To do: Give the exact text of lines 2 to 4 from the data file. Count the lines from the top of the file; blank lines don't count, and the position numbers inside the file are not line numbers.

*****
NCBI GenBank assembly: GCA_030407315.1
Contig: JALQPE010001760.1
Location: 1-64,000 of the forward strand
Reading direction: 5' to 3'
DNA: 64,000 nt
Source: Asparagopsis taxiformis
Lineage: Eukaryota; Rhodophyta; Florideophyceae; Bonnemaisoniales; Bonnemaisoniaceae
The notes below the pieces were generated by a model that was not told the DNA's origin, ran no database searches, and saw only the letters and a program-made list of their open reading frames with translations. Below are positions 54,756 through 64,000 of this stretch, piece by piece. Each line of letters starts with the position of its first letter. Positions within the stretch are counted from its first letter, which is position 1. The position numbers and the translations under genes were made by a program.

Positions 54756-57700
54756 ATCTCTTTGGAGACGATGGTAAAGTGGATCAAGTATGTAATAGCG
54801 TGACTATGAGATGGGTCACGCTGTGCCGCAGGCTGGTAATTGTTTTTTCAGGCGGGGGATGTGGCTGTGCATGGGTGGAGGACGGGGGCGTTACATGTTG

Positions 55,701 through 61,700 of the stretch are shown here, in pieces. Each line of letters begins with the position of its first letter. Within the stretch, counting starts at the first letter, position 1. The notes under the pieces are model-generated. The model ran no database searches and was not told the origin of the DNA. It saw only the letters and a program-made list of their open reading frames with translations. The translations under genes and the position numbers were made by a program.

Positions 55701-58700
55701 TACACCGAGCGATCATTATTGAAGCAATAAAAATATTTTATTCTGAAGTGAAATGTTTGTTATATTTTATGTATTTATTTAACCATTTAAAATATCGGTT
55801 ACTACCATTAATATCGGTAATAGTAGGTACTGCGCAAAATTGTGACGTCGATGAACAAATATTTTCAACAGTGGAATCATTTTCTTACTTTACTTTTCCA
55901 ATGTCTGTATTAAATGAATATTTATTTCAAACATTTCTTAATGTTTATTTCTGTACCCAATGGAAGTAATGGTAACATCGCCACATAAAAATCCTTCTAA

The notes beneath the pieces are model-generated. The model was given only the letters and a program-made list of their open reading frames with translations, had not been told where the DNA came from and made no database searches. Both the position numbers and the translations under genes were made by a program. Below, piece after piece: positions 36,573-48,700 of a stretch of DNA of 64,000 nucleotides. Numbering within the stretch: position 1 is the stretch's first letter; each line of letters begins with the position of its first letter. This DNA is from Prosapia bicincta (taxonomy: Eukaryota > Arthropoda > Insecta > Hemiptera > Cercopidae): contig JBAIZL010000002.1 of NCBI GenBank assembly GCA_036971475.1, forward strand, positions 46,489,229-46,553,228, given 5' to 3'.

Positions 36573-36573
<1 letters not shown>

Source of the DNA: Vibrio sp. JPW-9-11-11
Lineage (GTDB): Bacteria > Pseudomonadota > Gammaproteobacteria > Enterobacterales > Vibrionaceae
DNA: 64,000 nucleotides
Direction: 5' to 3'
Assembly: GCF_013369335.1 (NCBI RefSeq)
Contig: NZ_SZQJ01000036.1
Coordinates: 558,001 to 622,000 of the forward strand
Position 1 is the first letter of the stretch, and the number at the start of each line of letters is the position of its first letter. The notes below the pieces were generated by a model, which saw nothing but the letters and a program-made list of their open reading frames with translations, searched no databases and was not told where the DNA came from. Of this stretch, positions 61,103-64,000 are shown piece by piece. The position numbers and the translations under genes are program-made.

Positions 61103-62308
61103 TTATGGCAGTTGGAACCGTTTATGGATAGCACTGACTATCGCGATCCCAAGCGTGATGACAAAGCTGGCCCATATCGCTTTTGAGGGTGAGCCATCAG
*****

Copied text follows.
Contig: JALQPE010001760.1
Location: 1-64,000 of the forward strand
Reading direction: 5' to 3'